'Tis a hard and ill-paid task to order all things beforehand by the rule of our security, as is well hinted by Machiavelli concerning Cæsar Borgia*, who, saith he, had thought of all that might occur on his father's death, and had provided against every evil chance save only one: it had never come into his mind that when his father died, his own death would quickly follow.
GRANDCOURT'S importance as a subject of this realm was of the grandly passive kind which consists in the inheritance of land. Political and social movements touched him only through the wire of his rental, and his most careful biographer need not have read up on Schleswig- Holstein, the policy of Bismarck, trade-unions, household suffrage, or even the last commercial panic.* He glanced over the best newspaper columns on these topics, and his views on them can hardly be said to have wanted breadth, since he embraced all Germans, all commercial men, and all voters liable to use the wrong kind of soap, under the general epithet of "brutes;" but he took no action on these much agitated questions beyond looking from under his eyelids at any man who mentioned them, and retaining a silence which served to shake the opinions of timid thinkers.
But Grandcourt within his own sphere of interest showed some of the qualities which have entered into triumphal diplomacy of the widest continental sort.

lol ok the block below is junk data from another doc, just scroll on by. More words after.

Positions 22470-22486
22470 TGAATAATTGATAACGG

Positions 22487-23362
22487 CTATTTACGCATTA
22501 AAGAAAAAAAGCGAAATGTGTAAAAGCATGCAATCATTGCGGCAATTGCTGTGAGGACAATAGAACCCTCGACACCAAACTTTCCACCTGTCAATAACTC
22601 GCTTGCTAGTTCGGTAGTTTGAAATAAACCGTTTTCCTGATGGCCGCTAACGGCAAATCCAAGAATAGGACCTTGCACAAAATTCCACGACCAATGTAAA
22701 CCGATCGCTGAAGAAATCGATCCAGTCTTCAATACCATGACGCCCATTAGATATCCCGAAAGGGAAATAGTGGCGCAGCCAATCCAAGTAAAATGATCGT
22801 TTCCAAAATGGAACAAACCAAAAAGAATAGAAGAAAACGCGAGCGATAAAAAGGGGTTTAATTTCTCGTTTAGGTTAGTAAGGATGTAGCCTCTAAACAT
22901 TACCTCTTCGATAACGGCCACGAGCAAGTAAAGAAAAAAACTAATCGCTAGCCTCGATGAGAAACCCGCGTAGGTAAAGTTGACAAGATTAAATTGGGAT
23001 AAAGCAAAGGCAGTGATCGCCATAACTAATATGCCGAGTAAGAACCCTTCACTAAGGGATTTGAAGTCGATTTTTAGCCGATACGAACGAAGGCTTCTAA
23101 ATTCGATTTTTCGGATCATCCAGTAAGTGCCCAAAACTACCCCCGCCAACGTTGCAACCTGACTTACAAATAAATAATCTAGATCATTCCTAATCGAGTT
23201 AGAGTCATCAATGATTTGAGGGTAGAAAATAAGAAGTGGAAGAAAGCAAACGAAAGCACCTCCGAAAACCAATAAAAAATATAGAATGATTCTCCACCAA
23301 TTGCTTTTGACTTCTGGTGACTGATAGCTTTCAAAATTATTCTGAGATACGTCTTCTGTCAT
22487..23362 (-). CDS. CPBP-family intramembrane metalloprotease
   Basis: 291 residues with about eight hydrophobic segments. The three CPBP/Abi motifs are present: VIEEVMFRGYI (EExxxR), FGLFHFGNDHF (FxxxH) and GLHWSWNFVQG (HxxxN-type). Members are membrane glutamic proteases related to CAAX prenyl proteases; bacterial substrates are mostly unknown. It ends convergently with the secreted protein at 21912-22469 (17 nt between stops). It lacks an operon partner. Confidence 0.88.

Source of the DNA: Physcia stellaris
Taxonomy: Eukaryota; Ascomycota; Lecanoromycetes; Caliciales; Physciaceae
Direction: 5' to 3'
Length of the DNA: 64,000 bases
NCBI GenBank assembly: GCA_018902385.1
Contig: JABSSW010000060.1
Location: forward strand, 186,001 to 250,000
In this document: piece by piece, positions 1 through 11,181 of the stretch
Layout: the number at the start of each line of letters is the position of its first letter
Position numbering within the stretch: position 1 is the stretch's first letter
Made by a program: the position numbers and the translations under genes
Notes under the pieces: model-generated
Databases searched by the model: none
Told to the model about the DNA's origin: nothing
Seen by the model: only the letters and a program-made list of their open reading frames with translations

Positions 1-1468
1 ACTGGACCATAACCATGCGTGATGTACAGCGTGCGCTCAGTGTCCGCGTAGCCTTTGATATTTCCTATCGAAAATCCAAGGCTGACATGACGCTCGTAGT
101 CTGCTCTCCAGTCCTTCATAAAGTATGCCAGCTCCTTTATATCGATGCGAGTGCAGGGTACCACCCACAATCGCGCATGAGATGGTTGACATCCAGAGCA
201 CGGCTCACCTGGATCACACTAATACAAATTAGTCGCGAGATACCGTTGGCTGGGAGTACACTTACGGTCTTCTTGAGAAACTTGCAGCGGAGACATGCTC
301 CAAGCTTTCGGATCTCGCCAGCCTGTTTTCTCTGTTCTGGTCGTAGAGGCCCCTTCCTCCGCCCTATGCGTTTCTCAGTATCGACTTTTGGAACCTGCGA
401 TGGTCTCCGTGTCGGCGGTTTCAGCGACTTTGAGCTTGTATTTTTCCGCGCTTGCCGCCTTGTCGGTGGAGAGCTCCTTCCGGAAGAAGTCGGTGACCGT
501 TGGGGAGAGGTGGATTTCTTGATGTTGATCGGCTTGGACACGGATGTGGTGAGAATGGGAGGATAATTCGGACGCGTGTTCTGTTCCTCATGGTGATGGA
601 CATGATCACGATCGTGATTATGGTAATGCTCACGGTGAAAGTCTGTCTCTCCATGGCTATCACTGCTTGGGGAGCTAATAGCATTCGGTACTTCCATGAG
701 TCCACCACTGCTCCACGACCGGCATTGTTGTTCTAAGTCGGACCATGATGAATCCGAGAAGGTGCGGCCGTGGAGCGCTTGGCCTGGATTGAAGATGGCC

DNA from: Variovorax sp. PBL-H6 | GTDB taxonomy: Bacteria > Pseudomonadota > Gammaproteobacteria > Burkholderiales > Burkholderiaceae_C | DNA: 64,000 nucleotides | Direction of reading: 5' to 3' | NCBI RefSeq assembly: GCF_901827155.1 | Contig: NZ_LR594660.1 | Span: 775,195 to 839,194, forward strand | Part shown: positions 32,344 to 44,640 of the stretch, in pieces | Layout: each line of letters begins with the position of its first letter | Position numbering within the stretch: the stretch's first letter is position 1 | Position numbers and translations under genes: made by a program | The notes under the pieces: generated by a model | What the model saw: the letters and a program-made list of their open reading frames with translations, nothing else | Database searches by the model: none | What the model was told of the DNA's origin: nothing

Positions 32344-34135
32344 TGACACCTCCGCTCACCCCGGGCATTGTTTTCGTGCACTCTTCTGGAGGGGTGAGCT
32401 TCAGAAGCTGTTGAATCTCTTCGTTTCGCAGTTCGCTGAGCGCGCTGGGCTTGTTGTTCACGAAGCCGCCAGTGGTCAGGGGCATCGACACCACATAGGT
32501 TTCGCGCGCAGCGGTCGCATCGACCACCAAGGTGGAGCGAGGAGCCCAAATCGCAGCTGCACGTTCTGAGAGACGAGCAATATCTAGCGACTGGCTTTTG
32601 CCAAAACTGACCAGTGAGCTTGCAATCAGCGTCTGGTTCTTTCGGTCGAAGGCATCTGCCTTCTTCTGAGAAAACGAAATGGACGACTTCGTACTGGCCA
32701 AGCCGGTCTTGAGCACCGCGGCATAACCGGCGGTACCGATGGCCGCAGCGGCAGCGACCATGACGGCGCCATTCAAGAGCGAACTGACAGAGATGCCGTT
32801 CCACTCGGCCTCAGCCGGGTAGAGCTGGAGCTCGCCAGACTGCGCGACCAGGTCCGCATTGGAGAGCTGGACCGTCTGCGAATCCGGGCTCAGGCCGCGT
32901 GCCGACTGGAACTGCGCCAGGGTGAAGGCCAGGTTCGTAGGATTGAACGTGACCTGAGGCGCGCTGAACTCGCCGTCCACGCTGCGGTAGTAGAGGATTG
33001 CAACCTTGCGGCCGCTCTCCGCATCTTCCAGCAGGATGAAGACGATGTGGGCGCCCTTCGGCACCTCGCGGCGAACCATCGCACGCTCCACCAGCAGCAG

No movement of Gwendolen in relation to Deronda escaped him. He would have denied that he was jealous; because jealousy would have implied some doubt of his own power to hinder what he had determined against. That his wife should have more inclination to another man's society than to his own would not pain him: what he required was that she should be as fully aware as she would have been of a locked hand-cuff, that her inclination was helpless to decide anything in contradiction with his resolve. However much of vacillating whim there might have been in his entrance on matrimony, there was no vacillating in his interpretation of the bond. He had not repented of his marriage; it had really brought more of aim into his life, new objects to exert his will upon; and he had not repented of his choice. His taste was fastidious, and Gwendolen satisfied it: he would not have liked a wife who had not received some elevation of rank from him; nor one who did not command admiration by her mien and beauty; nor one whose nails were not of the right shape; nor one the lobe of whose ear was at all too large and red; nor one who, even if her nails and ears were right, was at the same time a ninny, unable to make